The Fuse

Libyan Surprise: Production Surges, Putting OPEC in a Bind

October 27, 2016

Guest Post by Matthew M. Reed | @matthewmreed

Matthew M. Reed is Vice President of Foreign Reports, Inc., a Washington, DC-based consulting firm focused on oil and politics in the Middle East.

Just a few months ago Libya’s oil production slipped below 200 thousand barrels a day. Since then, output has tripled, even though forces opposed to the recognized government captured oil terminals in September and Libya now has four governments, if you include ISIS. It’s business as usual for the National Oil Corp. (NOC) despite these extraordinary circumstances.

So what happened?

From 2013 until last month oil production was held hostage by Ibrahim Jadran, a regional commander of militias hired to protect oil facilities after Muammar Qaddafi was ousted.

From 2013 until last month oil production was held hostage by Ibrahim Jadran, a regional commander of militias hired to protect oil facilities after Muammar Qaddafi was ousted. For three years, he blockaded some of Libya’s most important oil terminals, forcing the NOC to shut down fields which would have otherwise produced oil for export. That changed last month, however, when forces loyal to controversial strongman Khalifa Haftar captured oil terminals along the Gulf of Sirte–including all three under Jadran’s control.

Jadran promoted himself as a “federalist” at first but over time he became known as a greedy opportunist. Back in 2013, he demanded a new constitution and a revenue-sharing scheme that would improve the country’s historically-deprived eastern province. Yet Libya’s weak government was in no position to deliver on his demands back then. It couldn’t muster the force to take back the terminals and the constitution was entrusted to an apolitical drafting council.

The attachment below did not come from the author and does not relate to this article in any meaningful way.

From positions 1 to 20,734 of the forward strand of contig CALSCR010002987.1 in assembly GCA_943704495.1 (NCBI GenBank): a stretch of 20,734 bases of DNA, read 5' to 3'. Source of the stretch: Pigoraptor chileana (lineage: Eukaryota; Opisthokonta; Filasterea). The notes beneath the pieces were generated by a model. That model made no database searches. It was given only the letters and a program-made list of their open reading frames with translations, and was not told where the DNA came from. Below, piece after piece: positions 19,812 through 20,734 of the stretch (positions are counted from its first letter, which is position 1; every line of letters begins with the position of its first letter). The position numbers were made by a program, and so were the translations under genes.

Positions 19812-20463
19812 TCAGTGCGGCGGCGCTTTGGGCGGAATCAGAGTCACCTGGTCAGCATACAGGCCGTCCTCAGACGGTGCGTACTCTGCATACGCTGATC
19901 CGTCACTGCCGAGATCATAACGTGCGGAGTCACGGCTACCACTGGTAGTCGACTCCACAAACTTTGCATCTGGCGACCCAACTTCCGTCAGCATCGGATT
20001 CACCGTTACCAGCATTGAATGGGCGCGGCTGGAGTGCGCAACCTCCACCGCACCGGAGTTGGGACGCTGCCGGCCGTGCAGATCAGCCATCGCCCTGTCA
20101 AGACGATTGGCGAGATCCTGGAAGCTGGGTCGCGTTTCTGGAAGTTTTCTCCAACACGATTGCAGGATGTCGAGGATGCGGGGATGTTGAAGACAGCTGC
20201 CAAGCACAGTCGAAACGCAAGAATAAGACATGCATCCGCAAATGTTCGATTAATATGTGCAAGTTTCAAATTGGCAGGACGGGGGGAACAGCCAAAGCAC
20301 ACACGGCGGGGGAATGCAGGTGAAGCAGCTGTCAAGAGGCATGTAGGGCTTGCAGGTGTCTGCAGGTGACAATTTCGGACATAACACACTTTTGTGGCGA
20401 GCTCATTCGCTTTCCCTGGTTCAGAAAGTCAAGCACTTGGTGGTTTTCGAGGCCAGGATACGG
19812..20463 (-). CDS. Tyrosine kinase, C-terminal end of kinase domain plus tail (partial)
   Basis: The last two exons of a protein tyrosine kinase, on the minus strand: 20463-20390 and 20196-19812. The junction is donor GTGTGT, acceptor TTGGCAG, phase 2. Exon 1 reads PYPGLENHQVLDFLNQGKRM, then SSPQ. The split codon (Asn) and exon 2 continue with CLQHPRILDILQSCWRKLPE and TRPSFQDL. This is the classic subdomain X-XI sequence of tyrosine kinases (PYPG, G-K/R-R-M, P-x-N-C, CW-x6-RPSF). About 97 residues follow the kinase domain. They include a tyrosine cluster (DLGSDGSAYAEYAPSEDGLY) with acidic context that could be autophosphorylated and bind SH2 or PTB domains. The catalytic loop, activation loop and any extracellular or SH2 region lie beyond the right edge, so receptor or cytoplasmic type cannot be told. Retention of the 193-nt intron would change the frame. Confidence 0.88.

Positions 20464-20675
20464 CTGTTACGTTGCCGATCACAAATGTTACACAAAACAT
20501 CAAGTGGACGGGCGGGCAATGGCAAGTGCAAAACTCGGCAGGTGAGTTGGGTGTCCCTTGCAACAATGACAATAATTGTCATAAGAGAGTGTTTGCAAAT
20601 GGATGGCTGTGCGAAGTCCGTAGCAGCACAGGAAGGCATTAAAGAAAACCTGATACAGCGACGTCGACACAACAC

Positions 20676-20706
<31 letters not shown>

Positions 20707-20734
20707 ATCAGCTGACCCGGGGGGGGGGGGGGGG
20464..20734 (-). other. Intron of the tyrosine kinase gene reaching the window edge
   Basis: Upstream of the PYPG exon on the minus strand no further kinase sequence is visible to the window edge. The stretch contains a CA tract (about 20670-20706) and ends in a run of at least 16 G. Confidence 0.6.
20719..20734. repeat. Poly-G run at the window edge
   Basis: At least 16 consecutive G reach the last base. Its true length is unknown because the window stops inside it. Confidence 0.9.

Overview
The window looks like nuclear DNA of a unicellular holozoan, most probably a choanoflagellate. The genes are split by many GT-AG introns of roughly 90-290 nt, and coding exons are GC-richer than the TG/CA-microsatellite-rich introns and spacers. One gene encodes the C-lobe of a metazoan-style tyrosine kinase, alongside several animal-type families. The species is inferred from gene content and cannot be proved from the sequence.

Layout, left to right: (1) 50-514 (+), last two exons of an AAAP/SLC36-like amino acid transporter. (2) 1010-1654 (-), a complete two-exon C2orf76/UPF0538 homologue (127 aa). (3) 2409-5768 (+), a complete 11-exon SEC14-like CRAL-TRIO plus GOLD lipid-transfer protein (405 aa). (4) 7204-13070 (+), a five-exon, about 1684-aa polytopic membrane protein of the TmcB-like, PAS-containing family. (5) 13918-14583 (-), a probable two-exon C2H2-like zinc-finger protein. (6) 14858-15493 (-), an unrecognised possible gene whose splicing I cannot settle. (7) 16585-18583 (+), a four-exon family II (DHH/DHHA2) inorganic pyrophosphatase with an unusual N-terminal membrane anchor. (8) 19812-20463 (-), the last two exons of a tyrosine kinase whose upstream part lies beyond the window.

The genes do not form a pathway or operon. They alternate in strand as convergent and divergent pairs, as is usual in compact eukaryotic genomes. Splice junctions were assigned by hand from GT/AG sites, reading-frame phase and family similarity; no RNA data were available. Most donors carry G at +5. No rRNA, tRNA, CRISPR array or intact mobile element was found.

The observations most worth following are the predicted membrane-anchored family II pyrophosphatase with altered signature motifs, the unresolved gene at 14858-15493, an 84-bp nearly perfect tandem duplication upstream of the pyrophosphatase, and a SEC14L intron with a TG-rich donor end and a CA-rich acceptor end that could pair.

It wasn’t long before Jadran got the bright idea to sell oil himself. He tried and failed three times, most spectacularly in March 2014 when his men hijacked a tanker, loaded it with oil, and sailed for international waters. The UN immediately blacklisted illicit oil sales from Libya. The ship was captured by U.S. commandos and redirected to a government-controlled port. Jadran sobered up after that. His rhetoric lost its edge and a new interim government, led by Abdullah al-Thinni, paid him off to reopen the terminals. That year oil production tripled from July, when a deal was reached, to late October, when it hit 1 million b/d.

Jadran’s loyalty lasted so long as he was paid. Unfortunately for him and the NOC, that wasn’t very long. Civil war erupted at about the same time production started to recover in 2014. Earlier that year, in May, Haftar and his forces launched Operation Dignity to purge Islamists. Then in July, Islamists and revolutionaries were handily defeated in parliamentary elections. These setbacks inspired them to take over the capital in August-September, where they installed the old parliament, plus a friendly government under the banner of Libya Dawn. Meanwhile, Thinni and the new parliament found safety in the east under Haftar’s protection.